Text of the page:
At least 11 dead in Philippines earthquake, more feared buried

At least 11 people were killed when a magnitude 6.1 earthquake struck the Philippines' main island of Luzon Monday and officials feared dozens could be trapped in the rubble of a collapsed commercial building.

Quake happened on main island of Luzon, causing buildings to sway and collapse

Wearing protective helmets, employees evacuate their office building following an earthquake in Manila Monday. (Aaron Favila/Associated Press)

At least 11 people were killed when a magnitude 6.1 earthquake struck the Philippines' main island of Luzon Monday and officials feared dozens could be trapped in the rubble of a collapsed commercial building.

The quake hit 60 kilometres northwest of the capital, Manila, disrupting air, rail and road transport and causing some damage to buildings and infrastructure.

The province of Pampanga was worst hit. Eleven people were killed and about 20 injured, provincial governor Lilia Pineda said by telephone, citing information from disaster officials.

Rescuers were using heavy duty equipment and search dogs to try to reach people trapped after a four-storey building went down, crushing the ground-floor supermarket, she said. Four bodies have been pulled from the rubble. It's feared dozens more are still buried. 

People are feared trapped inside a small collapsed building at Porac town, Pampanga province, northern Philippines Monday. (Vhic Y Naluz/Associated Press)

"They can be heard crying in pain," she said of those trapped. "It won't be easy to rescue them."

Authorities inserted a large orange tube into the rubble to blow in oxygen in the hope of helping people still pinned there to breathe. On Tuesday morning, rescuers pulled out a man alive, sparking cheers and applause.

"We're all very happy, many clapped their hands in relief because we're still finding survivors after several hours," Porac Councilor Maynard Lapid told The Associated Press by telephone from the scene, adding another victim was expected to be pulled out alive soon.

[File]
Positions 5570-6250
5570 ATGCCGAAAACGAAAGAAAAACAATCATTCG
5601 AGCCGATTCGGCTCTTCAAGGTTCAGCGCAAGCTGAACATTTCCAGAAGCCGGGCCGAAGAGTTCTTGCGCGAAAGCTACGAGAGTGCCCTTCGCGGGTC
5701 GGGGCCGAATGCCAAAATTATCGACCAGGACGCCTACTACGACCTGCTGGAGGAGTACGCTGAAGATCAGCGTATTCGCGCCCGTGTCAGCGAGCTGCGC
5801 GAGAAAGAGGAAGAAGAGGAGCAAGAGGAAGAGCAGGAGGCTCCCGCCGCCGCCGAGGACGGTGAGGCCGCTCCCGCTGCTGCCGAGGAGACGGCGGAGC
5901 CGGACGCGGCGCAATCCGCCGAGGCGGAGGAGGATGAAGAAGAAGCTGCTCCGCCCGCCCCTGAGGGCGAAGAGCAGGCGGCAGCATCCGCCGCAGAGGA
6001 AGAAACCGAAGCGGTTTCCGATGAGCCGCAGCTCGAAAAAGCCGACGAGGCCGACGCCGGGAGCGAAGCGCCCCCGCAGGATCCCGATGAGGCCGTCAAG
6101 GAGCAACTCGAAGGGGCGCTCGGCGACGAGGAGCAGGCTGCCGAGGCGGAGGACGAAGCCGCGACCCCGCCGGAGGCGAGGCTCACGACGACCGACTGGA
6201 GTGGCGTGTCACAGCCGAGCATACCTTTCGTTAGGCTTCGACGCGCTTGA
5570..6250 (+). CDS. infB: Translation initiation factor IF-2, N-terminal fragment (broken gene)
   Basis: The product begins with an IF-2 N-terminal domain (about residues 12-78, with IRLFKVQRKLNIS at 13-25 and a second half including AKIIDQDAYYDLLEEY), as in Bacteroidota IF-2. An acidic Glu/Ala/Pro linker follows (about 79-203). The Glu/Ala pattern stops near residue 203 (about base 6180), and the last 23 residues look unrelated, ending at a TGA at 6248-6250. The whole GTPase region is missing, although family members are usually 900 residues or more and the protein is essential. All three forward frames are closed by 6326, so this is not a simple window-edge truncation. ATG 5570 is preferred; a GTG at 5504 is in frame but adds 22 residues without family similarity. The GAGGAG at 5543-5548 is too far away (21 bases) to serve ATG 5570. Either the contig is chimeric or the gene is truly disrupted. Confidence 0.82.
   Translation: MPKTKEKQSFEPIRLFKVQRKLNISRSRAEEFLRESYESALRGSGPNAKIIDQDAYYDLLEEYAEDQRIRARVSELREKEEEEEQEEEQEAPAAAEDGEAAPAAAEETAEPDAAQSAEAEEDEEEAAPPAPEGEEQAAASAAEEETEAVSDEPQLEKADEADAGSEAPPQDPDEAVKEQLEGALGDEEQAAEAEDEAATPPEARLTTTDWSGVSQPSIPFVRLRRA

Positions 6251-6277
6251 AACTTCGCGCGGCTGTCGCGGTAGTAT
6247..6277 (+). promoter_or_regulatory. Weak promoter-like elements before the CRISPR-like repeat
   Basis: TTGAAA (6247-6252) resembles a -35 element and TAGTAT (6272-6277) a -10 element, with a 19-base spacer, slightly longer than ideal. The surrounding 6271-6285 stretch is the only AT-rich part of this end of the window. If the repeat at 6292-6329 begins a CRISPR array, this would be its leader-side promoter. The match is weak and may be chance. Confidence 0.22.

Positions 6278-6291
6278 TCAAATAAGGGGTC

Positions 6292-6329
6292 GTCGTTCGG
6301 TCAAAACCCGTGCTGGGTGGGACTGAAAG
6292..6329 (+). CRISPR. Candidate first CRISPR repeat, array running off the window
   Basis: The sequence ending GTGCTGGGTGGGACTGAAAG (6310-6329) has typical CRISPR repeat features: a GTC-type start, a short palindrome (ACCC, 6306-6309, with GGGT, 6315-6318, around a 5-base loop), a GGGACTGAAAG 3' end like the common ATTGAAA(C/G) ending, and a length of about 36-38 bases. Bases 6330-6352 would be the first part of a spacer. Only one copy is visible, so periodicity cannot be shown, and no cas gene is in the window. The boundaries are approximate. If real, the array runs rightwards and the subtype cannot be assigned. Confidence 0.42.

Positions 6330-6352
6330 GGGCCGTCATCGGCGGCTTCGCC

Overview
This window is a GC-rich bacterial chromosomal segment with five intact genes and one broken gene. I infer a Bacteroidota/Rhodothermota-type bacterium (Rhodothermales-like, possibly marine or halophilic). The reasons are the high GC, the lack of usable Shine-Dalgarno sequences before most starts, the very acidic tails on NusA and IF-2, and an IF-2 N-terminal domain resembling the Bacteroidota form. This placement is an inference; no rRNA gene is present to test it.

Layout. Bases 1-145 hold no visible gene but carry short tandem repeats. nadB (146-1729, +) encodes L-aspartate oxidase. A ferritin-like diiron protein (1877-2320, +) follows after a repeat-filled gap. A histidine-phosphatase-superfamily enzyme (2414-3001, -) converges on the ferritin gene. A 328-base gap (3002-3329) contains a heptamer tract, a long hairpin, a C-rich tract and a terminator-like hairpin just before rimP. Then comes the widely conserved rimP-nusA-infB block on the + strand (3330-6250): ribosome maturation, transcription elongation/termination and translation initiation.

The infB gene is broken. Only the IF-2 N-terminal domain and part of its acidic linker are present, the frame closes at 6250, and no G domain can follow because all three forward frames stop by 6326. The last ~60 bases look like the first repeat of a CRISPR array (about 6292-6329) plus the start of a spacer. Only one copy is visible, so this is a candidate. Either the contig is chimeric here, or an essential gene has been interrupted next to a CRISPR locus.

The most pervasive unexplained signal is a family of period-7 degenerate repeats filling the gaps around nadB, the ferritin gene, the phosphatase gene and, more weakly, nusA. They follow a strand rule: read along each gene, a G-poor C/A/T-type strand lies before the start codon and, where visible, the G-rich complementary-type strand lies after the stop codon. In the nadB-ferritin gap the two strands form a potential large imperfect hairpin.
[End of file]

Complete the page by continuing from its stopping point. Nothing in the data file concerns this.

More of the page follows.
The quake was initially reported as being of 6.3 magnitude and later revised down to 6.1 magnitude, the U.S. Geological Survey and Philippines seismology authorities said.

The Philippines is prone to natural disasters, located on the seismically active Pacific "Ring of Fire," a horse-shoe shaped band of volcanoes and fault lines that circles the edges of the Pacific Ocean. It is also hit by an average 20 typhoons a year, bringing heavy rains that trigger deadly landslides.

Rescuers carry a victim pulled from a collapsed building to a waiting ambulance. (Bullit Marquez/Associated Press)

Mayor Condralito Dela Cruz of Porac town, Pampanga, said rescuers pulled two survivors from the collapsed building, where other trapped people could be heard screaming for help as rescuers struggled to save them.

An Associated Press photographer saw a third survivor and the body of a woman being extricated by rescuers from the rubble late Monday. The rescue work picked up pace after four cranes arrived at the scene, where Red Cross volunteers, police and soldiers helped out.

A child was one of two dead people pulled out from the rubble earlier in the day. The leg of one of the two survivors had to be amputated to extricate him, Porac Councillor Maynard Lapid said, adding that at least eight trapped people could be heard pleading for help at one point.

"One of the trapped was seen waving for help from behind a glass window but we cannot see him now," Lapid told The Associated Press by telephone.

A rescuer searches for survivors in the rubble of a commercial building. (Bullit Marquez/Associated Press)

Pampanga's international airport at Clark, a former U.S. military base, was closed and scores of flights were cancelled after damage to parts of the facility including check-in areas.

Large cracks appeared on provincial roads and electricity poles were felled.

Rescue teams in Manila were preparing to reinforce efforts to reach people trapped in Pampanga. The government urged people to be calm as rumours of greater death and destruction gained traction online.

"We urge them to refrain from spreading disinformation in social media that may cause undue alarm, panic and stress," said presidential spokesperson Salvador Panelo.

The St. Catherine church in Porac town was damaged in the quake. (Vhic Y Naluz/Associated Press)

In Manila, the quake, which happened shortly after 5 p.m. local time, caused tall buildings to sway for several minutes in the main business districts.

"We got nervous, we got dizzy. I ran downstairs with three kids," said Arlene Puno, a domestic helper in a high-rise apartment in the Makati financial centre.

Elevated rail services were halted and workers were evacuated from offices and condominiums, sending a flood of people onto sidewalks and into bus queues and adding more chaos to roads that are among the world's most congested.

Mark Genesis Samodio, 23, a maintenance worker at a Makati condominium in the capital, said the quake's impact was unusual, even for a city that has grown used to them.

"I was sitting down, then it shook so strong I thought I was being rocked in a cradle," he said. 

With files from The Associated Press